Use this URL to cite or link to this record in EThOS: http://ethos.bl.uk/OrderDetails.do?uin=uk.bl.ethos.494209
Title: Interventions : twentieth-century art collection schemes and their impact on local authority art gallery and museum collections of twentieth-century British art in Britain
Author: Summerfield, Angela
Awarding Body: City University, London
Current Institution: City, University of London
Date of Award: 2007
Availability of Full Text:
Access through EThOS:
Access through Institution:
Abstract:
In the twentieth century, collecting became a core activity of local authority art galleries and museums in Britain. A key feature of these art collections was the representation of Twentieth Century British Art. The aim of this study is to examine, for the first time, this development as abroad cultural phenomenon, through the distinctive roles played by central government-funded, and independent national and provincial art collection schemes. The central government-funded art collection schemes are the V. & A Purchase Grant Fund, War Artists' Advisory Committee and the National Heritage Memorial Fund; and the national loan and exhibition schemes offered by the Tate Gallery and the Arts Council. Independent schemes are more numerous and varied. These were administered by the National Art Collections Fund (now the Art Fund), Contemporary Art Society, Scottish Modem Arts Association, Contemporary Art Society for Wales, Henry Moore Foundation and Gulbenkian Foundation. In addition, there were the independent national loan and exhibition schemes offered by the Museums Association, Peter Stuyvesant Foundation and Alistair McAlpine and provincial schemes based in Manchester (Charles Rutherston Loan Scheme), Cardiff (National Museum of Wales Loan Scheme), Liverpool ('John Moores' competition-exhibitions) and Bradford ('International Print Biennale' competition-exhibitions). Given the geographical coverage, historical scope and focus of this study, a substantial body of published and unpublished literature was consulted. The wide-range of sources examined included institutional histories, biographies and studies of Twentieth-Century British Art; permanent collection and exhibition catalogues; newspaper, journal and magazine articles, curatorial records and correspondence; institutional records and correspondence; archival material and reports; and . correspondence and interviews. This entailed the discovery of much new material and the collation of substantial random data held by the Contemporary Art Society and the Gulbenkian Foundation This research seeks to show that local authority collecting of Twentieth-Century British Art was part of a nation-wide cultural pattern determined by certain ideas, theories and policies. Within this context, Section 1 identifies and discusses the nature and purpose of public art galleries, muscums and their art collections from 1845-1945. This momentous period in the museum movement in Britain, it is argued, sustained and generated ideas, theories and policies which encompassed national institutional hierarchies and their models of collecting, high art aesthetic standards and scholarship linked connoisseurship; the organic structure of museums; and multifaceted education. It concludes that during this formative period, an enduring cultural framework was established, from which emerged key collecting impetuses which are art history, patronage and heritage. Sections 2 and 3 examine the roles played by central government-funded and independent schemes, as a response to these issues, which also engendered and reinforced the collecting of specific types of Twentieth Century British Art. Section'4 surveys the local authority collections, which participated in the schemes, and concludes that 1957-79 was a crucial period in post-war collecting, which was both facilitated by the emergence of a considerable and dynamic network of commercial art galleries, and enhanced by national and provincial measures to decentralize the arts. A principal conclusion is that the future of modem (twentieth-century) and contemporary (twenty-first- century) British art collecting, by local authority art galleries and museums, lies in its perception as part of a collective cultural enterprise, in which the intervention of collection schemes will, as in the past, play a fundamental role. Finally, there is also a strong argument for provincial institutions to feed into a national debate as to what is selected to represent both modem and contemporary British art practice in public collections in general.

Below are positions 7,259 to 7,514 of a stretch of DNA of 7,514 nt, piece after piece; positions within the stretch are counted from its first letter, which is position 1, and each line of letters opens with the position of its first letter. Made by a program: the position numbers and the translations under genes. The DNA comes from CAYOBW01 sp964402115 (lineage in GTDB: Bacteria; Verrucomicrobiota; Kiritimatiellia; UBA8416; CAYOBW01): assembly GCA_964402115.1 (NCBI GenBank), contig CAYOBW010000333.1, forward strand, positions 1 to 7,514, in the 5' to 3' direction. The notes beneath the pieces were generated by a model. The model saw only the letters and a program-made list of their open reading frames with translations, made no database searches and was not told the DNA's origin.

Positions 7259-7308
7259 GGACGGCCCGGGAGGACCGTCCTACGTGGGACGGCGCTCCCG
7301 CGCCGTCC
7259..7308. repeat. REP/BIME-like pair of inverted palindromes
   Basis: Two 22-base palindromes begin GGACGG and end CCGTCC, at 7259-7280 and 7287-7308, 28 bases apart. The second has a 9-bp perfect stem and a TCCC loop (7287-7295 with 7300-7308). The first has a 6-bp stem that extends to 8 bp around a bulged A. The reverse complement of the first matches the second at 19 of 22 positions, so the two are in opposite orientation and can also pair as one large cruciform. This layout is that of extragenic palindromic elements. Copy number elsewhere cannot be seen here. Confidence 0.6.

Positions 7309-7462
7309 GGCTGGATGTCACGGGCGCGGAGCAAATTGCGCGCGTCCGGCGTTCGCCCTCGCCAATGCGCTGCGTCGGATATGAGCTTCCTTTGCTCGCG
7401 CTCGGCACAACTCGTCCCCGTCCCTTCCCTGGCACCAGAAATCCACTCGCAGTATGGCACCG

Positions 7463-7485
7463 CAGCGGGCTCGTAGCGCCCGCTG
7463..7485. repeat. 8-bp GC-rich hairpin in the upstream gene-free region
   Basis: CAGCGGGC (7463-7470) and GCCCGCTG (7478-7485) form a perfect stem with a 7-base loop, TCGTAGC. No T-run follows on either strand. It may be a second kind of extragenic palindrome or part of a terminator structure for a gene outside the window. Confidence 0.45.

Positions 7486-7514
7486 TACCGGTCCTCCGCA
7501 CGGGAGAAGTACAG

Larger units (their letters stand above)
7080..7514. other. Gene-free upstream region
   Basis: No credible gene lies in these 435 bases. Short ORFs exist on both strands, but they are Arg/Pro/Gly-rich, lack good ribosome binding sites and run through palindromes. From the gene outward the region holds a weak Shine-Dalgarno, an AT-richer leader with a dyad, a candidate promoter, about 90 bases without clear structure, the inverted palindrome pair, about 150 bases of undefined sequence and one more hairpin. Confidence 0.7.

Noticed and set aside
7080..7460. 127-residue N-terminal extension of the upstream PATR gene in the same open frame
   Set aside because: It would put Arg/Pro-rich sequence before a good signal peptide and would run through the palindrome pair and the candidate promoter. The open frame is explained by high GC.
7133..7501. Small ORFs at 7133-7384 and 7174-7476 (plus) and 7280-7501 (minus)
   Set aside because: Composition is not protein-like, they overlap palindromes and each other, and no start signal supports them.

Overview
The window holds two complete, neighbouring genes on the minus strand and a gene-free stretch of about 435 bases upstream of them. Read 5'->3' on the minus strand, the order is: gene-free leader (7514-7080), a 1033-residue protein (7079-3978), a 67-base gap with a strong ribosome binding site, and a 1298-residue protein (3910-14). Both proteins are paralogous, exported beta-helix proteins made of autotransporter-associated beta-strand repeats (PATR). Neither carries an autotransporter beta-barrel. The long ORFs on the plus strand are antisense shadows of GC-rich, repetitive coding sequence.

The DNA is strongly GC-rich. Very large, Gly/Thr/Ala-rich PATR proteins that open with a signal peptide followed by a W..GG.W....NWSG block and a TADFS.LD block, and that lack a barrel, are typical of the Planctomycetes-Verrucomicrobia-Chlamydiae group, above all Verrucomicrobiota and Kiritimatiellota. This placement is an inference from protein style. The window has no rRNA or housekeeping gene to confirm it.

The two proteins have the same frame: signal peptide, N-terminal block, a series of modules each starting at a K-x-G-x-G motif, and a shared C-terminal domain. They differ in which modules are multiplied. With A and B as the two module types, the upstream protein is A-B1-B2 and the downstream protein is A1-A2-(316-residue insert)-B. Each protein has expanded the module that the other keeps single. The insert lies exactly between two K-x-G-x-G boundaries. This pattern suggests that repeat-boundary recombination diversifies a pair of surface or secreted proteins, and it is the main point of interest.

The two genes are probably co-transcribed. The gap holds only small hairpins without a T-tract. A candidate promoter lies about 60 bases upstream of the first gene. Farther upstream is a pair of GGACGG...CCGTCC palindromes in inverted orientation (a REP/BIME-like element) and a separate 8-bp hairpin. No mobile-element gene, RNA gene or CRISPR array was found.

Supervisor: Not available Sponsor: Not available
Qualification Name: Thesis (Ph.D.) Qualification Level: Doctoral
EThOS ID: uk.bl.ethos.494209  DOI: Not available
Keywords: AM Museums (General). Collectors and collecting (General)
Share: